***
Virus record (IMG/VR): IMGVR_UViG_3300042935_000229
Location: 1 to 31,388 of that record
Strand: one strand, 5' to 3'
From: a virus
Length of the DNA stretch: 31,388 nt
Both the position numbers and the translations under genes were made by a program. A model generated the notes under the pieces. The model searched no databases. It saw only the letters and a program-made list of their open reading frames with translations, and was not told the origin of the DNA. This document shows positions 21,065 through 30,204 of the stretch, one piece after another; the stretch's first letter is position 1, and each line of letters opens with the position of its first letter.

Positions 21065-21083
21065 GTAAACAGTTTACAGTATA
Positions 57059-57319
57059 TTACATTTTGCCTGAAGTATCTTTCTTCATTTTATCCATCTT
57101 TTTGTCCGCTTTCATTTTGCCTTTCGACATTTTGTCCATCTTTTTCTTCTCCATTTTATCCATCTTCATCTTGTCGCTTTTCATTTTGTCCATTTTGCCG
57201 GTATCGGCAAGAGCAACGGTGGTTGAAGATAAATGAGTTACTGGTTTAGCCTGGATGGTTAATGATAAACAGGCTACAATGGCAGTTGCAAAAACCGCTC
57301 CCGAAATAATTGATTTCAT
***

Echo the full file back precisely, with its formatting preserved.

Virus record (IMG/VR): IMGVR_UViG_3300042935_000229
Location: 1 to 31,388 of that record
Strand: one strand, 5' to 3'
From: a virus
Length of the DNA stretch: 31,388 nt
Both the position numbers and the translations under genes were made by a program. A model generated the notes under the pieces. The model searched no databases. It saw only the letters and a program-made list of their open reading frames with translations, and was not told the origin of the DNA. This document shows positions 21,065 through 30,204 of the stretch, one piece after another; the stretch's first letter is position 1, and each line of letters opens with the position of its first letter.

Positions 21065-21083
21065 GTAAACAGTTTACAGTATA
Positions 57059-57319
57059 TTACATTTTGCCTGAAGTATCTTTCTTCATTTTATCCATCTT
57101 TTTGTCCGCTTTCATTTTGCCTTTCGACATTTTGTCCATCTTTTTCTTCTCCATTTTATCCATCTTCATCTTGTCGCTTTTCATTTTGTCCATTTTGCCG
57201 GTATCGGCAAGAGCAACGGTGGTTGAAGATAAATGAGTTACTGGTTTAGCCTGGATGGTTAATGATAAACAGGCTACAATGGCAGTTGCAAAAACCGCTC
57301 CCGAAATAATTGATTTCAT